Patch/Configuration Management, Vulnerability Management

Oracle speaks, promises to get Java “fixed up”

After a series of Java malware outbreaks that have resulted in widespread infections and earned significant criticisms from security analysts, many of whom recommended uninstalling the software altogether, Oracle appears ready to break its silence and address the concerns.

Milton Smith, the security lead for Java, a product managed by Oracle, spoke via a conference call Friday to address questions from users about the Java software platform. In the past, the company has done little in the way of helping users better secure themselves from Java threats, even as the software becomes the most common exploit vector affecting enterprises.

“The plan for Java security is really simple,” Smith said. “It's to get Java fixed up, number one, and then, number two, to communicate our efforts widely. We really can't have one without the other.”

Smith said significant security features recently have been added to Java. In addition, Oracle will be more vocal about new capabilities.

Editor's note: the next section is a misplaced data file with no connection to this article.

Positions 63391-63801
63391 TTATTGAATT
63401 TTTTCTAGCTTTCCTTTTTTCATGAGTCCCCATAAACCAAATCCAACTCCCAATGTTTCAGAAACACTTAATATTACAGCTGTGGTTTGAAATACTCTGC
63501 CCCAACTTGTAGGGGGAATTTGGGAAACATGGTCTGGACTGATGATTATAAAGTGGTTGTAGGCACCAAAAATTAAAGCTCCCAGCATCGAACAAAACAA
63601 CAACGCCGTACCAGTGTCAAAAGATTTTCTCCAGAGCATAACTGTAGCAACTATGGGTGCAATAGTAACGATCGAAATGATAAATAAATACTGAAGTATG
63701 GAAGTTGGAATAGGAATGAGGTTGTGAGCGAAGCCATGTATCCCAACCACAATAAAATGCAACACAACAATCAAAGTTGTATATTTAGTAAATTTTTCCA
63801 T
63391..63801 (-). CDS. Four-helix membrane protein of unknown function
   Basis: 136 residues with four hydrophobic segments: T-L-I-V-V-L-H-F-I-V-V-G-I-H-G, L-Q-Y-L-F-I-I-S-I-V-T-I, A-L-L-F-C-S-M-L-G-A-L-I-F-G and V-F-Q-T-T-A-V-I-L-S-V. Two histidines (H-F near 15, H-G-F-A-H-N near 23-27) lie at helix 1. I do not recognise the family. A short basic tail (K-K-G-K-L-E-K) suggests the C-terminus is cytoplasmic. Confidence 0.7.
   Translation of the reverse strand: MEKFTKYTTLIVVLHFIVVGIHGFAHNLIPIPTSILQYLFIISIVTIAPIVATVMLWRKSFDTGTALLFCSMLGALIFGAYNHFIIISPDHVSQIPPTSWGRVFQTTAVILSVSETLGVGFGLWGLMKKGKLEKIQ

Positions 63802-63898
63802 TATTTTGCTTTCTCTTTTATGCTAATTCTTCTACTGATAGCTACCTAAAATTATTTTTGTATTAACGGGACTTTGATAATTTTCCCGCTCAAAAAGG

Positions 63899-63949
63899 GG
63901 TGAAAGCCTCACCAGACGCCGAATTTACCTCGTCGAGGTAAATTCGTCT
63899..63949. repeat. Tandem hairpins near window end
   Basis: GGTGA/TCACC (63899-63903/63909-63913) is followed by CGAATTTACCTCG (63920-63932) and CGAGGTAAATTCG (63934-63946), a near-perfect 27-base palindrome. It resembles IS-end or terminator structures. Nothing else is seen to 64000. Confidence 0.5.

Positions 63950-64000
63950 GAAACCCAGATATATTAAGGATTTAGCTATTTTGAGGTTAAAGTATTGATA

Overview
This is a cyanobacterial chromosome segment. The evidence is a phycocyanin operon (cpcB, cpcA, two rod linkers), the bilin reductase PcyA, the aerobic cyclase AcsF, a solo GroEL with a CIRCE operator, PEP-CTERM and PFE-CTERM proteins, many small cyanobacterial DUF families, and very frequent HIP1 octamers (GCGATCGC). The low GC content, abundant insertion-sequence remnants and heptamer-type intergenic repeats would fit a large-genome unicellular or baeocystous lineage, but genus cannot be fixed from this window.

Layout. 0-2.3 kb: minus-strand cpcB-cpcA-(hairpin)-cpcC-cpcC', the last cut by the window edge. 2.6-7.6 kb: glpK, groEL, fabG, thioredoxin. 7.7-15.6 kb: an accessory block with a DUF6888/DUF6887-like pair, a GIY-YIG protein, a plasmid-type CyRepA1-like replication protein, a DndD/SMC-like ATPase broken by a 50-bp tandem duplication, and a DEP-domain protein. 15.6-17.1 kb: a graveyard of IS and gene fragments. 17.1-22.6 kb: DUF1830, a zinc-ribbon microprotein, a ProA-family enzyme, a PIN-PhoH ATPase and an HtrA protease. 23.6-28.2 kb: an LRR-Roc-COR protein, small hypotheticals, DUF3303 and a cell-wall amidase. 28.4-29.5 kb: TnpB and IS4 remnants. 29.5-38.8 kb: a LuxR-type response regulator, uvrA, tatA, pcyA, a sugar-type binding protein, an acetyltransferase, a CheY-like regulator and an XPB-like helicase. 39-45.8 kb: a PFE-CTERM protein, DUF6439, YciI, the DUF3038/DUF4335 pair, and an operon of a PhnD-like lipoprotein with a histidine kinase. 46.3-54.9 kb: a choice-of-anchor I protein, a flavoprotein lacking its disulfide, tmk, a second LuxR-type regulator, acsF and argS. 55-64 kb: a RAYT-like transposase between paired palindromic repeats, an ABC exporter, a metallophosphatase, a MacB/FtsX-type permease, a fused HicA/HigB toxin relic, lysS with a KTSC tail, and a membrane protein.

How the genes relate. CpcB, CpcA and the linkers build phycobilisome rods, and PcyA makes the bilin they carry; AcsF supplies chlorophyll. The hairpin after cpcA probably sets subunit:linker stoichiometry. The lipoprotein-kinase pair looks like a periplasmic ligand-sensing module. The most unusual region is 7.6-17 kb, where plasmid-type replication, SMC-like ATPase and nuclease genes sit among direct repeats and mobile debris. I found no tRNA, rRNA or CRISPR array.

Recently, a “security slider” feature was added to Java's control panel to make disabling Java across various platforms easier for users, Smith said. Also, engineers introduced functionality that ensures that no applets run without first warning users, a means to prevent exploits from being launched.

Looking forward, a main focus for the security team will be safeguarding users against browser-based Java attacks.

The most recent zero-day Java exploit, patched Jan. 13, fell into this category. Security firm Kaspersky initially spotted the exploit on Dec. 17, though it wasn't until early January that the number of infections spiked to at least the thousands, primarily in the United States, Russia and Germany.

“A lot of the attacks we've seen and these security fixes apply to our Java in the browser,” Smith said. “That's really the biggest target now. We just haven't really had those challenges on the server or embedded devices [side].”

Oracle' has considered pushing Java updates automatically so more people get patched with the latest versions. However, its user base has expressed concern that malware may be installed alongside legitimate fixes, Smith said.

The most recent version of the software platform is Java SE 7 Update 11.

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